[xquery-talk] Izzit Bcos I is functional?

Ihe Onwuka ihe.onwuka at gmail.com
Sun Jul 5 02:40:59 PDT 2015

On Sun, Jul 5, 2015 at 3:12 AM, Ihe Onwuka <ihe.onwuka at gmail.com> wrote:

> On Thu, Jun 18, 2015 at 12:23 PM, daniela florescu <dflorescu at me.com>
> wrote:
>> Now contrast that with the little experiment that I was running recently:
>> here is the simplest statistical problem you can imagine.
>> You have 3 boxes and 6 balls: 3 white and 3 back. You put the balls in
>> the boxes, 2 in each. I take one ball out of one box and it is black.
>> What is the probability that the secod ball in the same box is also black
>> ?
>> I asked this question to CTOs of data science companies, Phd in math, Phd
>> In CS, the head of machine learning at Google, hordes of “data scientists”.
>> Out of tens of people I asked, I got only TWO correct answers: both where
>> Phd in physics. (not the CTOs, not the head of machine learning..)
> I now remember arguing the equivalent problem with a Math PhD student  on
> a long drive back from a rugby tournament while I was on study abroad. He
> got it wrong, easy for me to say, at the time  I had just taken a
> probability class. This is a camouflaged version of the Monty Hall problem
> typically used  to introduce Bayes Rule.
> Here it's camouflaged because what is really being asked is what is the
> (conditional) probability of selecting the box with 2 black balls (the door
> with the prize).
> A priori it is 1/3 but after you take out 1 black ball do your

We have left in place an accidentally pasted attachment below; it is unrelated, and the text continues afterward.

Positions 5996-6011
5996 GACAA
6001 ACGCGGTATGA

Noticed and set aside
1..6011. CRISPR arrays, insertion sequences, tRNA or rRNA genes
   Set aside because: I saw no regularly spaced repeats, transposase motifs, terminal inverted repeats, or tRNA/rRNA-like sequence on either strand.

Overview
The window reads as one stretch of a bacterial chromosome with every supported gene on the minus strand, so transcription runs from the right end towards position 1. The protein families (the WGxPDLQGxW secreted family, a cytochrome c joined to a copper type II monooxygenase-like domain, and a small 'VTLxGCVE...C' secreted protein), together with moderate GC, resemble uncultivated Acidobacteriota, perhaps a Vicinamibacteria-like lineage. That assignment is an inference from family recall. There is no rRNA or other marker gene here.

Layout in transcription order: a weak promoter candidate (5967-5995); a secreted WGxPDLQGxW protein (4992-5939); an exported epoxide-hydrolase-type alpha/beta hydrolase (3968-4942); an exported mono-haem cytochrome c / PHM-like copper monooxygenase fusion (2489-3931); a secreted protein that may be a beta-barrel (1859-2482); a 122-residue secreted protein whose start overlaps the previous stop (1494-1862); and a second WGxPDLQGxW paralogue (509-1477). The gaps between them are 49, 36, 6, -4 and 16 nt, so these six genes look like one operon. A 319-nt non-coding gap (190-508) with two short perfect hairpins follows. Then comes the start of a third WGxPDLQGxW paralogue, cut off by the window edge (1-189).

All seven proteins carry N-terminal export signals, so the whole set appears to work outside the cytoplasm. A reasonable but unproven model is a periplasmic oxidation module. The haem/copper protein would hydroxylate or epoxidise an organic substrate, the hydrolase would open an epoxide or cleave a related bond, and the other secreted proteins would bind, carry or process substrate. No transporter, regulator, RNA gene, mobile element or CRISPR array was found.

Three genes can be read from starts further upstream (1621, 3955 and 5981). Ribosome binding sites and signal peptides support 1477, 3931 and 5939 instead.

> probabilities change. In Bayesian terms, have you been given  information
> that should update your probabilistic beliefs? Alot of people go wrong by
> thinking that they stay the same but you have been given information that
> eliminates one of the possibilities (one of the doors without the prize).
> The next pitfall is intuiting that because you now only have 2 boxes to
> chose from then the probability is 1/2 or worse that the answer is 3/4
> because 3 of the remaining 4 possible balls are black.
> But the question is really asking for a conditional probability. What is
> the probability that the 2 black ball box was chosen given that I have
> shown you that it contains at least one black ball, so you have to divide
> by the conditioning event -  the probability of drawing a black ball. This
> is usually calculated  using the law of total probability but we it can be
> intuited here as being 1/2 (3 of the 6 balls in the boxes are black).
> So the answer is obtained by dividing the 1/3 (the original chance of
> selecting the box with 2 black balls) by the conditioning event 1/2 giving
> 1/6...........DOH!!! .... 2/3.
Other interesting questions.

If you repeat the experiment with the same box and pull out another black
ball what is the probability that the other unseen ball is also black
...and how many times would you need to repeat the experiment to be 99%
certain that the other ball is black.
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